Plans to dissolve Mid Staffordshire NHS Trust approved by Monitor

Support Stafford Hospital campaigners The Support Stafford Hospital group has written to Clinical Commissioning Group calling for it to retain health services in the town

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Plans to dissolve the trust that runs the scandal-hit Stafford Hospital have been approved by the health watchdog, Monitor.

Trust Special Administrators (TSA) laid out plans in December to downgrade Mid Staffordshire NHS Trust and move some services to other hospitals.

The trust has been in administration since April.

The plans have been passed to the secretary of state who has 30 working days to announce his decision.

The Support Stafford Hospital group said it awaited Jeremy Hunt's decision and hoped it would be "sooner rather than later, so as to end the long period of uncertainty caused by the TSA process".

Under the proposals, control of Stafford Hospital will go to University Hospital of North Staffordshire (UHNS) and Cannock Hospital will be run by Royal Wolverhampton Trust.

Maternity services, paediatrics and critical care at Stafford Hospital will be downgraded.

'Never easy'

Monitor chief executive Dr David Bennett said: "Making changes to local healthcare services is never easy, or necessarily popular with the general public.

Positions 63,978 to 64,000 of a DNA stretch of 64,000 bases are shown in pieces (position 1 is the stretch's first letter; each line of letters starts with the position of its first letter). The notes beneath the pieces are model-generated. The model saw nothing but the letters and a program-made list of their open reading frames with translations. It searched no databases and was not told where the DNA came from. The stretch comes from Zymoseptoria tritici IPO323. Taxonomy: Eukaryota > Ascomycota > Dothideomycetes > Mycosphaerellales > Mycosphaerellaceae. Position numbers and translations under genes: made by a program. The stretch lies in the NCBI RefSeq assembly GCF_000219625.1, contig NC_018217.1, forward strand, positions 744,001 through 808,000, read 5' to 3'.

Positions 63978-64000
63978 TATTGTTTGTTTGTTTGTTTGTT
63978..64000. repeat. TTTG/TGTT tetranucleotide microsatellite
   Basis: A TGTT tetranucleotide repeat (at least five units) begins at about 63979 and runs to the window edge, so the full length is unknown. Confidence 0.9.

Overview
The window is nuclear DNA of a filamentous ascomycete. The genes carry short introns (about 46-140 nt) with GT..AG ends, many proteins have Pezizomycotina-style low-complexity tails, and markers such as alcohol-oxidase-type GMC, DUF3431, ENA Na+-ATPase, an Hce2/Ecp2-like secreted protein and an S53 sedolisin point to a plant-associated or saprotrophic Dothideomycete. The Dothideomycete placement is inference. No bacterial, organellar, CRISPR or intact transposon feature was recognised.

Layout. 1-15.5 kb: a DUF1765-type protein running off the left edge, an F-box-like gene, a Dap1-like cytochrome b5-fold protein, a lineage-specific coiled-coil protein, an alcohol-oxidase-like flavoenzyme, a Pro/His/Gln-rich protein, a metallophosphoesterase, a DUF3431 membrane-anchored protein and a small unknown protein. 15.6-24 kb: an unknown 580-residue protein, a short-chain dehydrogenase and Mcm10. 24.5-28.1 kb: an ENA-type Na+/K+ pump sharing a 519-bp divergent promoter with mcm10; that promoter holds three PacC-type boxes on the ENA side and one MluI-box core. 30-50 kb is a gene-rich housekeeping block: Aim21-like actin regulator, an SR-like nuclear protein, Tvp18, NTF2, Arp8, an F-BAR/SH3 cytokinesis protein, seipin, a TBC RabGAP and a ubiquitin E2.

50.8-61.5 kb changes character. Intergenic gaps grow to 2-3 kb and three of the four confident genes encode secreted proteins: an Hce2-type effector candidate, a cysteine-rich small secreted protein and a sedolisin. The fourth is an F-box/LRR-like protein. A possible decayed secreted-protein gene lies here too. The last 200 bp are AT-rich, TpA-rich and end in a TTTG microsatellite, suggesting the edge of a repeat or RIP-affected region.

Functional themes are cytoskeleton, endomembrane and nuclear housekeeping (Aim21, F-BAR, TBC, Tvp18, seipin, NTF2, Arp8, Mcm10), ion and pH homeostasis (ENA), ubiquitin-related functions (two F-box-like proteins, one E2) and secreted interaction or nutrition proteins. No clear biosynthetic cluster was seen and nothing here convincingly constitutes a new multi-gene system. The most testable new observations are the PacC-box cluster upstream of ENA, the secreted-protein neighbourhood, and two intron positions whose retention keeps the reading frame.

TSA plans for Mid Staffordshire NHS Trust

Stafford Hospital sign
  • A new midwife-led maternity unit at Stafford to deal with half the number of 1,800 births the hospital does now. Difficult births will be dealt with at UHNS.
  • Paediatric unit would be run in conjunction with the hospital's 14-hour a day A&E unit. Sick children will be sent to the UHNS for night-time treatment.
  • The critical care unit would allow patients to be treated at Stafford but only if necessary staff were in place.
  • Hospital management could be transferred to UHNS by next autumn.

"Neither does change in a complicated system like the NHS come cheap. Nevertheless, it is absolutely essential that patients are able to access safe services today, tomorrow and well into the future."

Monitor said its statutory powers with regard to the TSA were "quite specific" - for example it could "only accept or reject their recommendations" and could not "amend them".

The TSA has previously said it would take three years, from the secretary of state's agreement, to implement proposed changes at a total cost of £220m.

Campaigners fighting to keep services at Stafford Hospital have sent an open letter to the Clinical Commissioning Group (CCG), which commissions healthcare services in the town.

The Support Stafford Hospital group has asked the CCG to reaffirm its commitment to retain a number of services at the hospital.

Its chief officer stated in December that the CCG would commission "services that the community deemed as essential", regardless of the TSA plans.

The letter is also signed by Stafford's Conservative MP, Jeremy Lefroy, and the leader of Stafford Borough Council, Mike Heenan.

The group said it would hold a public meeting in Stafford on 28 January which the CCG would attend.

The government is making clear there will be a full Parliamentary debate over the hospital.

Commons Leader Andrew Lansley said: "The prime minister made it clear that we do look for a debate on the Francis Report [published following the inquiry into events at Stafford Hospital] in due course."

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